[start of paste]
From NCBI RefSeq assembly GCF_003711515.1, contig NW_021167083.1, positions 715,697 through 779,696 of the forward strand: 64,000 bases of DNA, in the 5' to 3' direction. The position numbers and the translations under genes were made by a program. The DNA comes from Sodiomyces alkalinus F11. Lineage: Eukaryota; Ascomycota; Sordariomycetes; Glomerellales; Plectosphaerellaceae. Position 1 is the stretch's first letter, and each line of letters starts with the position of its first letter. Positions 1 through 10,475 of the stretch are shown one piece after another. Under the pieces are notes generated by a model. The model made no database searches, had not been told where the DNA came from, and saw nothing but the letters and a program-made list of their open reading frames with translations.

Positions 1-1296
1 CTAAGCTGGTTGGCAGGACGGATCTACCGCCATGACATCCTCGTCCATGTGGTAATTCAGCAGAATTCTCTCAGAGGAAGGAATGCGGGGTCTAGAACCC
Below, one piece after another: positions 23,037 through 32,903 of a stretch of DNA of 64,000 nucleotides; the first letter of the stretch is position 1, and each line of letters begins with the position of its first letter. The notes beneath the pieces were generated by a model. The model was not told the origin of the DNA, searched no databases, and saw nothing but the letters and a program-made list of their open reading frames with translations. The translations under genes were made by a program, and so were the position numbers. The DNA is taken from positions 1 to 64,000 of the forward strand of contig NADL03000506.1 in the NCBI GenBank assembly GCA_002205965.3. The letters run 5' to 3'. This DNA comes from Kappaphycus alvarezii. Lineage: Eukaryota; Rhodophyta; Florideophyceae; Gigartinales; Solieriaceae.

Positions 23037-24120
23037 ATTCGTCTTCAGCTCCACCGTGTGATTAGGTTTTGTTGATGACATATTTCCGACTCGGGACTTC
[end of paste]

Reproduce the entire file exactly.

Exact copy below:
From NCBI RefSeq assembly GCF_003711515.1, contig NW_021167083.1, positions 715,697 through 779,696 of the forward strand: 64,000 bases of DNA, in the 5' to 3' direction. The position numbers and the translations under genes were made by a program. The DNA comes from Sodiomyces alkalinus F11. Lineage: Eukaryota; Ascomycota; Sordariomycetes; Glomerellales; Plectosphaerellaceae. Position 1 is the stretch's first letter, and each line of letters starts with the position of its first letter. Positions 1 through 10,475 of the stretch are shown one piece after another. Under the pieces are notes generated by a model. The model made no database searches, had not been told where the DNA came from, and saw nothing but the letters and a program-made list of their open reading frames with translations.

Positions 1-1296
1 CTAAGCTGGTTGGCAGGACGGATCTACCGCCATGACATCCTCGTCCATGTGGTAATTCAGCAGAATTCTCTCAGAGGAAGGAATGCGGGGTCTAGAACCC
Below, one piece after another: positions 23,037 through 32,903 of a stretch of DNA of 64,000 nucleotides; the first letter of the stretch is position 1, and each line of letters begins with the position of its first letter. The notes beneath the pieces were generated by a model. The model was not told the origin of the DNA, searched no databases, and saw nothing but the letters and a program-made list of their open reading frames with translations. The translations under genes were made by a program, and so were the position numbers. The DNA is taken from positions 1 to 64,000 of the forward strand of contig NADL03000506.1 in the NCBI GenBank assembly GCA_002205965.3. The letters run 5' to 3'. This DNA comes from Kappaphycus alvarezii. Lineage: Eukaryota; Rhodophyta; Florideophyceae; Gigartinales; Solieriaceae.

Positions 23037-24120
23037 ATTCGTCTTCAGCTCCACCGTGTGATTAGGTTTTGTTGATGACATATTTCCGACTCGGGACTTC